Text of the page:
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Fintech Update – CBN Issues New Regulatory Regime For Mobile Money Services In Nigeria

On July 9, 2021, the Central Bank of Nigeria (“CBN”) issued new twin regulations to govern mobile money services in Nigeria. The regulations were issued in furtherance of the CBN’s efforts at ensuring a robust and effective payments system in Nigeria, and in recognition of the vital role that mobile payment (through the use of mobile phones) plays as an effective driver of financial inclusion and the growth of commerce.

Titled: “Regulatory Framework for Mobile Money Services in Nigeria” and “Guidelines on Mobile Money Services in Nigeria”, the new twin regulations are also built on the CBN’s mandate to promote a sound financial system in Nigeria and facilitate the development of efficient and effective system for the settlement of transactions.

This article provides a synopsis of the new twin regulations and highlights their likely implications for key stakeholders and the overall economy. 

1.   Regulatory Framework for Mobile Money Services in Nigeria 

The Regulatory Framework for Mobile Money Services in Nigeria (“MMS Framework”) is intended to create an enabling environment for the orderly introduction and management of mobile money services in Nigeria. It defines the regulatory environment and the business rules governing the activities of and services provided by mobile money operators (“MMOs”).

The MMS Framework divides mobile money services into two models: Bank-Led and Non-bank Led services. Under the Bank-Led Model, a bank either alone or a consortium of banks, whether or not partnering with other approved organizations, seeks to deliver banking services by leveraging on the mobile payments system. Banks are to act as the lead initiators[1] under this model and are therefore  responsible for ensuring that the various solutions and services within an approved mobile payment scheme meets the entire regulatory requirements. In the Non-bank led model, a corporate organization (other than a deposit money bank, a national primary mortgage bank, a national microfinance bank or a subsidiary of a telecommunications company) is duly licensed by the CBN to deliver mobile money services to customers and shall play the role of Lead Initiator under this model.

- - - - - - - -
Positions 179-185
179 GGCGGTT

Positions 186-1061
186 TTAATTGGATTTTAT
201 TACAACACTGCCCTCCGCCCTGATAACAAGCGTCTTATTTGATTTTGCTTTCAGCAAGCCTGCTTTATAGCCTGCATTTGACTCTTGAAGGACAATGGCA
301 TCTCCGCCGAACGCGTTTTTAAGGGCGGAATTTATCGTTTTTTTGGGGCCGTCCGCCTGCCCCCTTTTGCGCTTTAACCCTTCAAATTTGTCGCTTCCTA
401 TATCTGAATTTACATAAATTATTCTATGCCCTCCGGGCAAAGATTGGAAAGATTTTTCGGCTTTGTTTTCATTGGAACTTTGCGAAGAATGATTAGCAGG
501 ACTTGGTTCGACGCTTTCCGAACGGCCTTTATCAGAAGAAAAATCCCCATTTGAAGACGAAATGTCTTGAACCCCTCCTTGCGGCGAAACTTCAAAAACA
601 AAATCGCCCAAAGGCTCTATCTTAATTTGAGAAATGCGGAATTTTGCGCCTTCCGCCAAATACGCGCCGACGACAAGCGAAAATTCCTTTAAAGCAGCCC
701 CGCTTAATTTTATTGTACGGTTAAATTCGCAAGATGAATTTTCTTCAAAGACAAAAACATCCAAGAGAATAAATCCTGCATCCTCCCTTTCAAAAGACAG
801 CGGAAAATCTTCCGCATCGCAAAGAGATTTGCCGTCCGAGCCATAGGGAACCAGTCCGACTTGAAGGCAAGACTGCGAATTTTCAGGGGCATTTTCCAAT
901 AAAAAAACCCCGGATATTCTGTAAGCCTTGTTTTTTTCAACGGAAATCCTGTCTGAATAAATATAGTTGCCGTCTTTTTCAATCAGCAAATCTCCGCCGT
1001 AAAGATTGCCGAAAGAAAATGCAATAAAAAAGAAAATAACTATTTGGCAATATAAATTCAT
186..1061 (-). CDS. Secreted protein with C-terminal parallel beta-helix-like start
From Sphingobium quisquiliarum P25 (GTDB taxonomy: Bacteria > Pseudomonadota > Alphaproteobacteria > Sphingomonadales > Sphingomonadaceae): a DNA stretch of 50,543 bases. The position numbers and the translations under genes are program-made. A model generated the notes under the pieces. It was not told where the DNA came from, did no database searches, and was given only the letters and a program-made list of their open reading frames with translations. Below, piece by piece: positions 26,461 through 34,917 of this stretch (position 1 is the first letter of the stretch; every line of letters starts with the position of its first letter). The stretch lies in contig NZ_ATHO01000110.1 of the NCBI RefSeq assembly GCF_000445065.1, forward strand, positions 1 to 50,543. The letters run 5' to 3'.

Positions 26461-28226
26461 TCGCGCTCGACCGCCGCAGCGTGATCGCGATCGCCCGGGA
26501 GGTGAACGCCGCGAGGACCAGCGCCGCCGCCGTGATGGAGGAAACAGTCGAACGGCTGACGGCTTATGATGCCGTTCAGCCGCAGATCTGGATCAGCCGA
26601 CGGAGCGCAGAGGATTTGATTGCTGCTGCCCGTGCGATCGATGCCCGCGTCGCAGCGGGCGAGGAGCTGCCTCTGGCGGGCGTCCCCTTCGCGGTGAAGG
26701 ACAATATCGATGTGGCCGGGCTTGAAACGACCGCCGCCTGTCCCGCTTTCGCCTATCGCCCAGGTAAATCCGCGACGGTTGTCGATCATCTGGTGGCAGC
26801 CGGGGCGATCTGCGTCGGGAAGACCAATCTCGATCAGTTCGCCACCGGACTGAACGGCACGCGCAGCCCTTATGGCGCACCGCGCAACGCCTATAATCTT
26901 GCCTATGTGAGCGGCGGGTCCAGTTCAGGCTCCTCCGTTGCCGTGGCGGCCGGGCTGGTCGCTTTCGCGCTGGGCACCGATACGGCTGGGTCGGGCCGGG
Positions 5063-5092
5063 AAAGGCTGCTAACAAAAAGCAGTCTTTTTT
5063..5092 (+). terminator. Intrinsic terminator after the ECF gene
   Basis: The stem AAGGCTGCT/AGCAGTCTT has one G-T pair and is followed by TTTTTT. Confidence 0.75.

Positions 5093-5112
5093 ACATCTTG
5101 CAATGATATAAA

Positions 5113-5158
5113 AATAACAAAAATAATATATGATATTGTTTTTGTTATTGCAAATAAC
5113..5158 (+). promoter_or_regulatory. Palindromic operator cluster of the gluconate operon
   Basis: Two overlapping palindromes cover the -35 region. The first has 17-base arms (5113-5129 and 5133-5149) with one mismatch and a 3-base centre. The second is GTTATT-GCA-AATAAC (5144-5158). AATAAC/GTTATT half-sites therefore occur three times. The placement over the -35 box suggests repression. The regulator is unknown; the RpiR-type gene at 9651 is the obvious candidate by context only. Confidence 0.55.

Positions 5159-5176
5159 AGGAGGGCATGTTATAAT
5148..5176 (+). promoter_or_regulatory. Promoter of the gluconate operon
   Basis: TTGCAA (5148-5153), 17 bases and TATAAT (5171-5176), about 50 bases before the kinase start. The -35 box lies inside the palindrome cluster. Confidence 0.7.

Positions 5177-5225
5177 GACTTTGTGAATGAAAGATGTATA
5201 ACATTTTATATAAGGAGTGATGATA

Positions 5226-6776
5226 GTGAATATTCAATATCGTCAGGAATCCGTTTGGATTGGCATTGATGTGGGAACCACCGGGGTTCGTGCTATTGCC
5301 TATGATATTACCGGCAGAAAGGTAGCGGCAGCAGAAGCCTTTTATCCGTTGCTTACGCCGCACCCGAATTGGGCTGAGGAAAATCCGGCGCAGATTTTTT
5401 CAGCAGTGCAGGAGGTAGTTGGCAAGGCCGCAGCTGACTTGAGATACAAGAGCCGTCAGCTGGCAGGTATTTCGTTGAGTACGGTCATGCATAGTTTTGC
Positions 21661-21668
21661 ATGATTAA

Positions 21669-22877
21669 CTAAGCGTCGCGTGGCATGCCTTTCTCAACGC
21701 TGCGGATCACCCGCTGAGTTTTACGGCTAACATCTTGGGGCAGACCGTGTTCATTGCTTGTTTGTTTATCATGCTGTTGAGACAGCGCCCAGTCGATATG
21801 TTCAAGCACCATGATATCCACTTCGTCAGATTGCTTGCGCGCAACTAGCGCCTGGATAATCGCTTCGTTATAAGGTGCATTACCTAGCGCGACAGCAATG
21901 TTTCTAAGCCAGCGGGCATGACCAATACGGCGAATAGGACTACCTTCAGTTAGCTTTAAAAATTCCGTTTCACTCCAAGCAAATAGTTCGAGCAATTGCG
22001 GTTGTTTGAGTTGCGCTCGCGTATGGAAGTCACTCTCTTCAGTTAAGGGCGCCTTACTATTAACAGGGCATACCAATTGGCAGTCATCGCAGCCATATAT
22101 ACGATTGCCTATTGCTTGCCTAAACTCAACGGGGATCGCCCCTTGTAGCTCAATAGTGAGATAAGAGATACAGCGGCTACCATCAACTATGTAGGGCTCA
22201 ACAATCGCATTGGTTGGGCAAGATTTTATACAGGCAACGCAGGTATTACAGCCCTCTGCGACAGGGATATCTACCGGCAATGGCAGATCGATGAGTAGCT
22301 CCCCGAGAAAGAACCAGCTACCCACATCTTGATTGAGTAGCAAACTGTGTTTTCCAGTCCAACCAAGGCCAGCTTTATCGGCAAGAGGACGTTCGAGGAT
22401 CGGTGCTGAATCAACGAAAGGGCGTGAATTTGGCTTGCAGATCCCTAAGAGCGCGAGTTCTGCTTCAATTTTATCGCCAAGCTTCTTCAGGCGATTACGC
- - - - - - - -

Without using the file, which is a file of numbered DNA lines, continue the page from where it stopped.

Notably, as stated in the MMS Framework, whilst the CBN recognizes the importance of Mobile Network Operators (MNOs) i.e. telecommunications companies in the operations of mobile money services, including the importance of the infrastructure they provide, a model where such MNOs are lead initiators of mobile money services (the “Telco-Led Model”) will not be operational in Nigeria.  The exclusion of the Telco-Led Model is to minimize risks, by ensuring that financial services offerings are driven by organizations that are licensed and fully regulated by the CBN; as the monetary policy operator and controller.

The MMS Framework recognizes six (6) categories of participants in the mobile money system and defines their roles and responsibilities as: Regulators; Mobile Money Operators; Infrastructure Providers, Other Service Providers; Consumers; and, Mobile Money Agents. The CBN and the Nigerian Communications Commission (NCC) play the role of regulators in the mobile money market.

Essentially, the bank-led MMOs are expected to provide financial services for the operation of mobile money services and verification of partner organizations for CBN approval. The roles of the non-bank led MMOs, on the other hand, include the provision and management of technology required to deliver mobile money services and provision of agent networks.